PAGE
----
Description / Background
The DEMETER (Detection of ElectroMagnetic Emissions Transmitted from Earthquake Regions) micro-satellite built under the responsibility of the Centre National d’Etudes Spatiales (CNES) was launched on June 29, 2004 into a polar orbit at an altitude of 700 km and operated until December 9, 2010.
Scientific Objectives and instrumentation
Its objective was to measure from space the electrical and magnetic disturbances that earthquakes, volcanic eruptions and other tsunamis (or tidal waves) can cause. For this purpose, DEMETER embarked 5 scientific instruments – electrical and magnetic sensors, an ion analyzer, a Langmuir probe and an energetic particle detector – in order to measure the six components of the electromagnetic wave field in a wide frequency range and to determine the parameters of the plasma, the composition of the ions, the density and the temperature of the electrons, as well as the energetic electron flow.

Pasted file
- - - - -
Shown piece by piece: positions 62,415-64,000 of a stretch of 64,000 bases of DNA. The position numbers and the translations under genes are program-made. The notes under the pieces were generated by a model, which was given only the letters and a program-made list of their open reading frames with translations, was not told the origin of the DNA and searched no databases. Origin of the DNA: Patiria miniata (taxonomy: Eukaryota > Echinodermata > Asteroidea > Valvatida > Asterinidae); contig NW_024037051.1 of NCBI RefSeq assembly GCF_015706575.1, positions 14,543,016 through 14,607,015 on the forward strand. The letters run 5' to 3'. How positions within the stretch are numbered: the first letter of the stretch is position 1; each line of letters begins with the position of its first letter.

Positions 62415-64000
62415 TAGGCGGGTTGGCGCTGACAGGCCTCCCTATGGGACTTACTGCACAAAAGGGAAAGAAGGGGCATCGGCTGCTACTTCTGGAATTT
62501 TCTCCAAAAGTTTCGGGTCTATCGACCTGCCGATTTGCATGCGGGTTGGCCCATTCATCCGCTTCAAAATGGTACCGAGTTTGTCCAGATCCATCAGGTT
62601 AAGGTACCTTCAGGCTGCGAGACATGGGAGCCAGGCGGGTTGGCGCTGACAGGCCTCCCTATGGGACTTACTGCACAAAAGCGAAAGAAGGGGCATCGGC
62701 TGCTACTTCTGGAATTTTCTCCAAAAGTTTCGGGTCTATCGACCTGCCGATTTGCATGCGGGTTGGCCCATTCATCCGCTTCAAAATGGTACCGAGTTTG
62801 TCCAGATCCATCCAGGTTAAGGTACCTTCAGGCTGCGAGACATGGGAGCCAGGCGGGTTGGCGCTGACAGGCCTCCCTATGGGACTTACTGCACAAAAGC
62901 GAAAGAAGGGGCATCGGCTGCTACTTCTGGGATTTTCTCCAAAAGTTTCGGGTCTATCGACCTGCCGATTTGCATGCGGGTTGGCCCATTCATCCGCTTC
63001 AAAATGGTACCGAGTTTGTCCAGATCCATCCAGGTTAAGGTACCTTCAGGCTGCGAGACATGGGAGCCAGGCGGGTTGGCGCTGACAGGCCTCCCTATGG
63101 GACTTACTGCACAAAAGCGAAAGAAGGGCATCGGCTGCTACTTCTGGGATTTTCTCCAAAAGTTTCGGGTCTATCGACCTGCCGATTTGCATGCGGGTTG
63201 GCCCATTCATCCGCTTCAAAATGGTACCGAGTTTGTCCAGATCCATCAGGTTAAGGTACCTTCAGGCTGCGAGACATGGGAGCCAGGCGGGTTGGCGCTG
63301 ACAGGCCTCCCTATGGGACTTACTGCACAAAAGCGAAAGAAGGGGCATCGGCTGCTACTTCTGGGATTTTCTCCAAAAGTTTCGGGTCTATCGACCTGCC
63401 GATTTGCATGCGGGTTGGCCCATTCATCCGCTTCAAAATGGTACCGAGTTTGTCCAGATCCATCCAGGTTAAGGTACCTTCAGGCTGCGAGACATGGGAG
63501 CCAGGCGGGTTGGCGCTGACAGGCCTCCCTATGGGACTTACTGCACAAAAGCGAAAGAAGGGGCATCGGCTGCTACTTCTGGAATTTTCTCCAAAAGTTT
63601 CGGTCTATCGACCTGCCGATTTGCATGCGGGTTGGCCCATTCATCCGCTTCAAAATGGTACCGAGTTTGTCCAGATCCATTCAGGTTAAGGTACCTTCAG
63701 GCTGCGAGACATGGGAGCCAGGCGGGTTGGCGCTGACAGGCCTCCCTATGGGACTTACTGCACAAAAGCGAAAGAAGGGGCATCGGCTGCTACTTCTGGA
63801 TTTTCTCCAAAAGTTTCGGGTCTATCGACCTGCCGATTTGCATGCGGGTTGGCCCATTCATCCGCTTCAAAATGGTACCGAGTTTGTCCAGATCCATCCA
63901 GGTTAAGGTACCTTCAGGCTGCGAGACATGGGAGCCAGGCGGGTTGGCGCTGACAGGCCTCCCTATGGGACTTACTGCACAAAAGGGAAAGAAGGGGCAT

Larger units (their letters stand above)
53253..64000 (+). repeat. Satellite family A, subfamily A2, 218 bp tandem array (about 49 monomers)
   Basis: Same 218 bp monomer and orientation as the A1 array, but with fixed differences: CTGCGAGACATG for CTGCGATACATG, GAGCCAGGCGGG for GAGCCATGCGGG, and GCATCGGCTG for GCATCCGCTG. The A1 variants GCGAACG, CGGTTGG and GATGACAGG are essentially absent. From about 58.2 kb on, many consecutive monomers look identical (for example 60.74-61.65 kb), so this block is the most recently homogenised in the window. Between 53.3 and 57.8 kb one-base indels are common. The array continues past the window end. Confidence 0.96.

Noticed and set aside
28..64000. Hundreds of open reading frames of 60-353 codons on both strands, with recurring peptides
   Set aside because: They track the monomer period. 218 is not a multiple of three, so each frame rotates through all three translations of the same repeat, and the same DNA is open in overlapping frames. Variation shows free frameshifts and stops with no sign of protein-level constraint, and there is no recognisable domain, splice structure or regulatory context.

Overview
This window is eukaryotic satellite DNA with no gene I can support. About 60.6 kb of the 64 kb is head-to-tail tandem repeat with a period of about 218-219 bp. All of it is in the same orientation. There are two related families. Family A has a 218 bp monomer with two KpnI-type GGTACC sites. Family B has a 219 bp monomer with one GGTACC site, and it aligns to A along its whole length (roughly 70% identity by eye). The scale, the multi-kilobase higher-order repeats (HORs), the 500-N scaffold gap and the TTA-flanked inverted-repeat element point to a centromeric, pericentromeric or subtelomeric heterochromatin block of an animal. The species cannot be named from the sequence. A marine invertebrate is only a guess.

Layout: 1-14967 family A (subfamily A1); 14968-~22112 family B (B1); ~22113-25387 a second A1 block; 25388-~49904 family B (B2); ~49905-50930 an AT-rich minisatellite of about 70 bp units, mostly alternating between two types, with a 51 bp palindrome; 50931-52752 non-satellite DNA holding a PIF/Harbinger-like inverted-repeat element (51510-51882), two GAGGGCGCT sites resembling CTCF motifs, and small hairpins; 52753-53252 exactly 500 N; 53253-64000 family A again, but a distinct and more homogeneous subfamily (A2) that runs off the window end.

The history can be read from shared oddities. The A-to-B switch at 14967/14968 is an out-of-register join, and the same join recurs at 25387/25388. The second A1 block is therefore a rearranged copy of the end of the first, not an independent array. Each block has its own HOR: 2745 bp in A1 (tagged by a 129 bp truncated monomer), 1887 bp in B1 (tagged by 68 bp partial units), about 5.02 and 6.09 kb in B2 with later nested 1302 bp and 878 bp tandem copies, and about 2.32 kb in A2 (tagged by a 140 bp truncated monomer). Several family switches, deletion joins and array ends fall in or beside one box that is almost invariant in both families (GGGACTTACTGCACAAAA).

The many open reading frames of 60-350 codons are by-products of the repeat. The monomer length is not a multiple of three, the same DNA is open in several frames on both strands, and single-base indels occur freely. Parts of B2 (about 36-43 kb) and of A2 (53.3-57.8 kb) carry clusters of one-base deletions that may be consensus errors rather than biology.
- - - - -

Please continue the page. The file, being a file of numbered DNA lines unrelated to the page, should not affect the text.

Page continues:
The IDP instrument (Instrument for Particle Detection) manufactured by IRAP measured electrons of energies between 70 keV and 0.8 MeV, with an energy resolution better than 10 keV.
Involvement of IRAP
Technical involvement: Design and supply of the IDP energetic particle detector.
LPC2E, France; LPP, France; LATMOS, France; Charles University of Prague, Czech Republic.